LED

Efficient, economical lighting 

A short story

There are three types of bulbs: incandescent, compact fluorescent and LED. LED, or "light emitting diode" bulbs are the latest generation and they are the best option for saving energy.

LED bulbs consume between three and five times less energy than compact fluorescent bulbs, also known as ‘energy-saving bulbs’, and more than ten times less than incandescent bulbs. In addition, they usually have a lifespan of more than 15,000 hours and can easily last 10 years depending on use, making them much tougher than their older siblings.

How do they work?

LED bulbs operate using the principle of light-emitting diodes. Unlike other bulbs, power consumption is no longer the main indicator used when selecting a bulb, because it does not correspond to the intensity of light produced. For example, documentation for LED bulbs includes information such as ‘9W=60W’. This means that just nine watts will be consumed, while 60 watts will be produced, thanks to the efficiency of light-emitting technology. LED bulbs can be used for all types of lighting: in homes, in shopping centres, in industry, for showcasing historic buildings and for public lighting. Princess Grace Hospital Centre  has installed LED lighting in all of its buildings, including the operating theatres.

Savings

Lighting currently represents an average of 12% of household electricity consumption, excluding that used for heating and hot water. By installing LED bulbs, it is possible to make savings of up to €110 per year. Naturally, this depends on the number of lights and consumption habits, but it is worth knowing that LED bulbs generally enable savings of 85% over traditional lighting bills.

How much do they cost?
LED bulbs for domestic use cost between €3 and €10 on average, but their life span makes this investment cost effective over the long term. In addition, some bulbs come with three- or five-year guarantees.

Good to know

Manufacture and recycling
Many manufacturers of LED lights take dismantling and recycling into account right from the design stage. The impact of LEDs on the environment is 75% less than that of incandescent bulbs. They do not contain mercury, can withstand being switched on and off frequently, and are fairly shock resistant. In addition, LEDs operate at a very low voltage, which can be a benefit in terms of electrical safety in a building.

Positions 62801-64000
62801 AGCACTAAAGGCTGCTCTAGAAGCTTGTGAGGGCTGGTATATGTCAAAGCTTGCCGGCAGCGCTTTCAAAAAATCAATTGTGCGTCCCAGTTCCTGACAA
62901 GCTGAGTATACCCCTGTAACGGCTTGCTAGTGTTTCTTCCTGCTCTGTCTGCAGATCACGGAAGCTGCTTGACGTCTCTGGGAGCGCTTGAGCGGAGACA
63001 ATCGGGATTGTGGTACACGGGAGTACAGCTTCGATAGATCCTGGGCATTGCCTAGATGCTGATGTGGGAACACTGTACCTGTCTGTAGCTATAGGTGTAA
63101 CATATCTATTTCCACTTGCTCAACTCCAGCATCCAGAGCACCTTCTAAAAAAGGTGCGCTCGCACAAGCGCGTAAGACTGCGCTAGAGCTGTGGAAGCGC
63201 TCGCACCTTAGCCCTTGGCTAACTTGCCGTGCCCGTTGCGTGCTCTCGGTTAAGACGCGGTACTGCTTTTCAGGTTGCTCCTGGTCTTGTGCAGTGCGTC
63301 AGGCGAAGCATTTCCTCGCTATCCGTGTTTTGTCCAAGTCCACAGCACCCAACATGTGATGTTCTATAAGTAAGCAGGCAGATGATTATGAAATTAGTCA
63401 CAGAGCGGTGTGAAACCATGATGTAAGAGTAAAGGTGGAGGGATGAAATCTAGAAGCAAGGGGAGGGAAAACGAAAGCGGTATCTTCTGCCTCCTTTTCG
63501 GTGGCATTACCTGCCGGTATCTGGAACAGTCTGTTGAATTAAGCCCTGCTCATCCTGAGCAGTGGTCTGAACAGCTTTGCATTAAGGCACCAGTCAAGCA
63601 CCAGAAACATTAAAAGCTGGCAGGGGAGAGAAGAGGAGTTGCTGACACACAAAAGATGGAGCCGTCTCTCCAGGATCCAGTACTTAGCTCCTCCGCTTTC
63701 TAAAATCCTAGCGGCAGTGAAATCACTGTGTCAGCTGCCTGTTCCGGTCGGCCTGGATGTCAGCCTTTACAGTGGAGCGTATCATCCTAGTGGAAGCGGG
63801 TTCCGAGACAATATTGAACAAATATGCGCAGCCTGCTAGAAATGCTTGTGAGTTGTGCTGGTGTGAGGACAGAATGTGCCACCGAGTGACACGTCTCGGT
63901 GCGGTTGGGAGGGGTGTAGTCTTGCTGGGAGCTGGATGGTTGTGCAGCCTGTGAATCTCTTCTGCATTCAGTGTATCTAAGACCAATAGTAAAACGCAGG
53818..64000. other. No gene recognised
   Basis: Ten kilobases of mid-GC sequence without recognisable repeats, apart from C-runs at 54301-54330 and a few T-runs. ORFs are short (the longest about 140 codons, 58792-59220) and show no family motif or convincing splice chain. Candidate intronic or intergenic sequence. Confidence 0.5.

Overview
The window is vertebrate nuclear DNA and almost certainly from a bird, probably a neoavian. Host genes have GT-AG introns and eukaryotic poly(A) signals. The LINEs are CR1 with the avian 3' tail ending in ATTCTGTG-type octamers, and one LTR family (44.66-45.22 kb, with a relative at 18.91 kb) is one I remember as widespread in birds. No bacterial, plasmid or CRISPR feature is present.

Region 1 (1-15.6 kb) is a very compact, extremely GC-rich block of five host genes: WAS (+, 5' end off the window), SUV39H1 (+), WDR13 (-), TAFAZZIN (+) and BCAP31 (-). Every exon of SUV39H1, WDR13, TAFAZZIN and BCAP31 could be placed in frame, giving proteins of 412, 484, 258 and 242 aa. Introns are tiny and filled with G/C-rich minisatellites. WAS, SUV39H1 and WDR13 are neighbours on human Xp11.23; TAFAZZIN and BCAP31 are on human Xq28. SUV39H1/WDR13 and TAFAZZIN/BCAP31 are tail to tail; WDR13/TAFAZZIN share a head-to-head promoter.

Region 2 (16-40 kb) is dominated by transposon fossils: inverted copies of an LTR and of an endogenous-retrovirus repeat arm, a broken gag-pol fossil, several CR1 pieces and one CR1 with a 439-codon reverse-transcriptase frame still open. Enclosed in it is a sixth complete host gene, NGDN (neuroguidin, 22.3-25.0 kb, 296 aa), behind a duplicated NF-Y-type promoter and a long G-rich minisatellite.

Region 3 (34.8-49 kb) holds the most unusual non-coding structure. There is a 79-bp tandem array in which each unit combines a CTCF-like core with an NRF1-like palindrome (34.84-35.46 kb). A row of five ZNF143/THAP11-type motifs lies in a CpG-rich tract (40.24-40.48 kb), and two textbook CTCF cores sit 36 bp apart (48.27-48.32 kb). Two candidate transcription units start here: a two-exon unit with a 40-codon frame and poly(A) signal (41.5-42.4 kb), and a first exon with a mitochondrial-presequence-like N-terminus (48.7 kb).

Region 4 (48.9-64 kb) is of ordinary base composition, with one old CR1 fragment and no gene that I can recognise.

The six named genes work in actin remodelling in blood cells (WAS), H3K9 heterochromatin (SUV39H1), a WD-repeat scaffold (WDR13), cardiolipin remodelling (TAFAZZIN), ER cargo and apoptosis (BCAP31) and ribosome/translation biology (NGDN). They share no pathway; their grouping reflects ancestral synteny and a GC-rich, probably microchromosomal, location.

Check the labels to find out the light output!
On LED bulb packaging, the colour temperature is given in Kelvin. A temperature of 2,700K indicates warm white, while a temperature higher than 3,500K is a cooler white, and therefore not recommended for your living areas. The Colour Rendering Index (CRI) has values ranging from 0 to 100 and indicates the quality with which a light source reveals the colours of illuminated objects. The closer the value gets to 100, the better the light source is at rendering colour !

Tip

LED bulbs carry colour codes, which are a mix of the CRI and the colour temperature. For example, in colour code 832, the 8 indicates that the bulb has a CRI of 80, and the 32 denotes a colour temperature of 3,200K. To achieve optimal lighting quality, you should look for bulbs whose colour codes start with an 8 or a 9. For a lounge area with warm lighting, a good colour code would be 927, for example.

Everything about Le Pacte National pour la Transition Energétique Go to Coach Carbone Pacte website
Join us on Facebook Follow us on Instagram
Mission for Energy Transition

18 Allée Lazare Sauvaigo
98000 MONACO

Phone Number : (+377) 98 98 47 59
http://energy-transition.gouv.mc/Means-of-action/Eco-friendly-actions/Eco-friendly-Buildings/LED